Columnist | Business

Lee Schafer joined the Star Tribune as a columnist in 2012 after 15 years in business, including leading his own consulting practice and serving on corporate boards of directors. He's twice been named the best in business columnist by the Society of American Business Editors and Writers, most recently for his work in 2017.

Schafer grew up on a southwest Minnesota cattle farm and studied history and economics at Macalester College. He received his masters degree from Northwestern University and worked as a writer and editor for a regional business monthly before returning to business. His work included investment banking but he had the most fun advising CEOs on growth strategy. He lives in St. Paul with his wife Tanya Bell, a real estate development consultant and civic leader, and they have three adult daughters. He's also been active as a volunteer, including for Twin Cities Habitat for Humanity, Neighborhood House and Urban Homeworks.

Schafer: Good luck with management by Zooming around

Bosses can learn a lot by wandering around the office.

Schafer: Back to normal means the normal challenges are back, too

The news that General Mills is cutting jobs after its stellar response to the pandemic, and the results that followed, shows that going back to where things were was never going to be easy.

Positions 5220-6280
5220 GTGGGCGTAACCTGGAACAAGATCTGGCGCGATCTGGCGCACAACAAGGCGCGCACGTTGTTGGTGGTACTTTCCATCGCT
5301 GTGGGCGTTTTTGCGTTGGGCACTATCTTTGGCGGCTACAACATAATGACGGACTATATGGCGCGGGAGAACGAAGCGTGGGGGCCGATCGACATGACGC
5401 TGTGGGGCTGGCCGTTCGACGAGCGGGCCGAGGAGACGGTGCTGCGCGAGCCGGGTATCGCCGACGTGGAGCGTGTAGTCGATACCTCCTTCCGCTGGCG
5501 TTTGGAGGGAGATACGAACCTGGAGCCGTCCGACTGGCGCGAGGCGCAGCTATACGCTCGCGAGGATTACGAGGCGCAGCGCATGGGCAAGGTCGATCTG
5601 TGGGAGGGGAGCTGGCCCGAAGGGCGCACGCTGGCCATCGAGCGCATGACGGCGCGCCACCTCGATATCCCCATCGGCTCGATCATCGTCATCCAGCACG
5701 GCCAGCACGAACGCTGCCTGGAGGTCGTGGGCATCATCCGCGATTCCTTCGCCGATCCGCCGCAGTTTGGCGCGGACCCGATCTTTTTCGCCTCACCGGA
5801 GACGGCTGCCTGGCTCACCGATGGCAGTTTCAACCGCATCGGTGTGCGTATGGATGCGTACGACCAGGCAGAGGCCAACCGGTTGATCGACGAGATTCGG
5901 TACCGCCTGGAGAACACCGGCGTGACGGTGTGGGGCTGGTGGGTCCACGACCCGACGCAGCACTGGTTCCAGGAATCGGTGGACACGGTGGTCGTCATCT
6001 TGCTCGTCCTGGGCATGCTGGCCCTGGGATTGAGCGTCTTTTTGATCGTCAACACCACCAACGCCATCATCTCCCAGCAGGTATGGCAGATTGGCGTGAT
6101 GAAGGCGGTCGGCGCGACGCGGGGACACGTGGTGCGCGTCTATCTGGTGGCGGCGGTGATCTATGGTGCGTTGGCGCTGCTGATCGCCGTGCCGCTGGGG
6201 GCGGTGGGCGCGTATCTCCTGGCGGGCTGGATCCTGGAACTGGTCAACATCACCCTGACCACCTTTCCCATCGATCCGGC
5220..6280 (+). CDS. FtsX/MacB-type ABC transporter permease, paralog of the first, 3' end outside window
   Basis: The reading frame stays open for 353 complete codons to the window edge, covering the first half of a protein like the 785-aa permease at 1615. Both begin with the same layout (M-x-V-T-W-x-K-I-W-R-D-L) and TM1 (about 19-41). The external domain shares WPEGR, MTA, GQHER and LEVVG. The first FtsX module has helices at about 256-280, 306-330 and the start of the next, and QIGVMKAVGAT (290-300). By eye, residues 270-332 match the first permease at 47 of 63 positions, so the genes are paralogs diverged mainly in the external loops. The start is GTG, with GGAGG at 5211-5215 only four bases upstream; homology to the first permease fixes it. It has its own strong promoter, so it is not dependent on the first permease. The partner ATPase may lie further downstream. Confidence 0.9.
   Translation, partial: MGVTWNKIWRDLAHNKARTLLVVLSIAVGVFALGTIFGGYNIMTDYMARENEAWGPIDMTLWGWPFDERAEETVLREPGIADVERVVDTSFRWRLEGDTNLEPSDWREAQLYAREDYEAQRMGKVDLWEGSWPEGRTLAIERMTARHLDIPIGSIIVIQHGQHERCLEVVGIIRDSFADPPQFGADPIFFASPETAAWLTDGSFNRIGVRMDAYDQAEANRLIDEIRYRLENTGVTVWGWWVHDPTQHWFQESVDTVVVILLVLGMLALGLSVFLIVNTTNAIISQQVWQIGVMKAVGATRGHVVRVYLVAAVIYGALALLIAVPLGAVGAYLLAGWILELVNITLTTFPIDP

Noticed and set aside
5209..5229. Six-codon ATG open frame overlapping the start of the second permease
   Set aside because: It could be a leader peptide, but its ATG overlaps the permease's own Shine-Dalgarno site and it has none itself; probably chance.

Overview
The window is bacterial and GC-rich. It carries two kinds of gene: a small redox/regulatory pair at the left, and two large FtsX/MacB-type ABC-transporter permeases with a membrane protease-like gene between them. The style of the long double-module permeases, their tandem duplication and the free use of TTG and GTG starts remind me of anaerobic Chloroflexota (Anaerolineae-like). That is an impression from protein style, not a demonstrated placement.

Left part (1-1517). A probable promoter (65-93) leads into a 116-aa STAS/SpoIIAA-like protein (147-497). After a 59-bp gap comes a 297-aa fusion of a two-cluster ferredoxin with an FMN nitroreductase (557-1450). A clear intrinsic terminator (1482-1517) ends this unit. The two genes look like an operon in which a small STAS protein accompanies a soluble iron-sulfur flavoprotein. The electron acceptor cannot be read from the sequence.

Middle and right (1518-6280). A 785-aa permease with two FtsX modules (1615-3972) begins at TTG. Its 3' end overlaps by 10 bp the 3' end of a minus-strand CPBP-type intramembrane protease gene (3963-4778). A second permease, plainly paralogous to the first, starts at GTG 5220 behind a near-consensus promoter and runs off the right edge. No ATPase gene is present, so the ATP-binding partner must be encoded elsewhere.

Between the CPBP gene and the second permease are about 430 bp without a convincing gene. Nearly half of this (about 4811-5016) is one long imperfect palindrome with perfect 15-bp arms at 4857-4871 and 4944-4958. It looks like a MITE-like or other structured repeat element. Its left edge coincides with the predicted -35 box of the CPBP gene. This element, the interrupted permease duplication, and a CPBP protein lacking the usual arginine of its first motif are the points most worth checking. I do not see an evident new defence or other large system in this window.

Schafer: Making a lot of money and being rich are not the same thing

An attention-grabbing article on the income taxes paid, or not paid, by some of America's wealthiest people framed its analysis poorly.

Schafer: Let's keep hybrid work from being the worst of both worlds

The best workplaces will have people connecting all the time with each other across the organization chart.

Schafer: Retirement trends show that work just might not be worth it

The cost of work has gone up and pay is still catching up.

Schafer: Developers should look beyond destruction and see waiting customers

The opportunity on Lake Street and in the other damaged areas still exists.

Schafer: For Minnesota's biggest companies, share buybacks signal recovery from downturn

Others may get worked up about the effects of share buybacks, but they don't give me heartburn the way that, for instance, executive compensation does.

Schafer: Workplace can't be just about work, so employees need an outlet

Keeping the conversation from spiraling into forever wars isn't just up to the managers, though.

Schafer: Commerce at home is the newest 'New Era in Retailing'

Loup Ventures of Minneapolis thinks one of its portfolio companies called Enjoy, about to go public, represents the next thing in retail.

Schafer: Why cars, chips, lumber and other goods are suddenly more expensive

Small changes in end-user buying lead to bigger swings in the operations of suppliers down the value chain.